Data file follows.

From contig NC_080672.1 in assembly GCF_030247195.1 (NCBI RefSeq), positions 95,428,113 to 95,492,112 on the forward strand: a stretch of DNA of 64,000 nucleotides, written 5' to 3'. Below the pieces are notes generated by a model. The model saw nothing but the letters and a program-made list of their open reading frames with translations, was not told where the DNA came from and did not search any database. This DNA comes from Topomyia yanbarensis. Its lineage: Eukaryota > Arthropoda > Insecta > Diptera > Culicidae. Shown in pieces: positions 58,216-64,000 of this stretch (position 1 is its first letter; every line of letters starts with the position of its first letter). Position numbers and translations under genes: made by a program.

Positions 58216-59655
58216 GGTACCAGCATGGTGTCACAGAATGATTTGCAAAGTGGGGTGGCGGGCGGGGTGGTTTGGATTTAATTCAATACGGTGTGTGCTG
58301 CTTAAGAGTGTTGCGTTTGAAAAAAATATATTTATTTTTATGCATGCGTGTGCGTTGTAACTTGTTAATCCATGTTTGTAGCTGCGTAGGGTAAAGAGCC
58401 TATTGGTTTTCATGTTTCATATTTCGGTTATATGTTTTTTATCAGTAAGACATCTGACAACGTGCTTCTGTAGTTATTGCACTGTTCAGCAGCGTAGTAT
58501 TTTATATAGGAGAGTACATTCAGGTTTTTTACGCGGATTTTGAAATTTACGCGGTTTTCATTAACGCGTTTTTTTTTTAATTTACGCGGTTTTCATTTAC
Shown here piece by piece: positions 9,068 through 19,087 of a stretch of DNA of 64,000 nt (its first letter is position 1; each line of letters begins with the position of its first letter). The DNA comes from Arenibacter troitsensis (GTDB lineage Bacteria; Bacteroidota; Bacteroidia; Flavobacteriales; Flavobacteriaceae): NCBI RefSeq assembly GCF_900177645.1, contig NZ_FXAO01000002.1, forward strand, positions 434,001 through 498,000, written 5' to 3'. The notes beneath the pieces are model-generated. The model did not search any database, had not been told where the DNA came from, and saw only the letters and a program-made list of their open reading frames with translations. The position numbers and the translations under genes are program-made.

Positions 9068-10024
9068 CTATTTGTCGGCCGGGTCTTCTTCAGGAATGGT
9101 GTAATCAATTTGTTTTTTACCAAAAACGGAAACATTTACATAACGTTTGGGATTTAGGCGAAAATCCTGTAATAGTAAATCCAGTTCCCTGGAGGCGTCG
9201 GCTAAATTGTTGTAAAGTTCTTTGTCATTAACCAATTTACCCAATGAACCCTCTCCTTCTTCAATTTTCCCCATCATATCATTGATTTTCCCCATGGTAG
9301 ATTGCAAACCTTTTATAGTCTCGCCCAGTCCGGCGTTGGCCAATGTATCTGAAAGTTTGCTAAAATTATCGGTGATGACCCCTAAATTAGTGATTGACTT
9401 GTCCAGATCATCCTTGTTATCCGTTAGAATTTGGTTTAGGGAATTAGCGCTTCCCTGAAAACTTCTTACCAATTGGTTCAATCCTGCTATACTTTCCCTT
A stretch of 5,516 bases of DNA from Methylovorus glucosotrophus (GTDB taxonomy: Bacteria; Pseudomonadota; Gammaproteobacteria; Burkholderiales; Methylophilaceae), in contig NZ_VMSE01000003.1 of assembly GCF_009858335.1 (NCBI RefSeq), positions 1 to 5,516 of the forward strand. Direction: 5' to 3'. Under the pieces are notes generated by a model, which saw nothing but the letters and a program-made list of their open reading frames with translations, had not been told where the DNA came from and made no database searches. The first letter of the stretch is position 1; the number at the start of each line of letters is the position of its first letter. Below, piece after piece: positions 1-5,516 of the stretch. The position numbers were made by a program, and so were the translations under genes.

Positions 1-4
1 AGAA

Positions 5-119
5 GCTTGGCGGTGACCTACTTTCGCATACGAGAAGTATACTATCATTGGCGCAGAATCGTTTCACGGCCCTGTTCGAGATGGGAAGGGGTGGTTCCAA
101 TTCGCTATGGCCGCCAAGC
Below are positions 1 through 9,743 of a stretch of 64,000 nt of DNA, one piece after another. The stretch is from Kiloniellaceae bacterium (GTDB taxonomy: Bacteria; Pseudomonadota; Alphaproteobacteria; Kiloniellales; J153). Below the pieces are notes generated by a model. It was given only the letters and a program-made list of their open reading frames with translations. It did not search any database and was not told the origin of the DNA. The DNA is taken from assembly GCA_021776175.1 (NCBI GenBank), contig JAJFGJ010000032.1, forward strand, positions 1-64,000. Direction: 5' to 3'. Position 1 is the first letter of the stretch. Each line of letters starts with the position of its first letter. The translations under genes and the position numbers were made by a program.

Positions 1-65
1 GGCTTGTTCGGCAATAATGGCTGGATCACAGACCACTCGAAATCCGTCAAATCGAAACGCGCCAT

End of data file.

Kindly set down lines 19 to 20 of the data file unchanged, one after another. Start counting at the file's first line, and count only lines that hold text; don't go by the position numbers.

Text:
101 TTCGCTATGGCCGCCAAGC
Below are positions 1 through 9,743 of a stretch of 64,000 nt of DNA, one piece after another. The stretch is from Kiloniellaceae bacterium (GTDB taxonomy: Bacteria; Pseudomonadota; Alphaproteobacteria; Kiloniellales; J153). Below the pieces are notes generated by a model. It was given only the letters and a program-made list of their open reading frames with translations. It did not search any database and was not told the origin of the DNA. The DNA is taken from assembly GCA_021776175.1 (NCBI GenBank), contig JAJFGJ010000032.1, forward strand, positions 1-64,000. Direction: 5' to 3'. Position 1 is the first letter of the stretch. Each line of letters starts with the position of its first letter. The translations under genes and the position numbers were made by a program.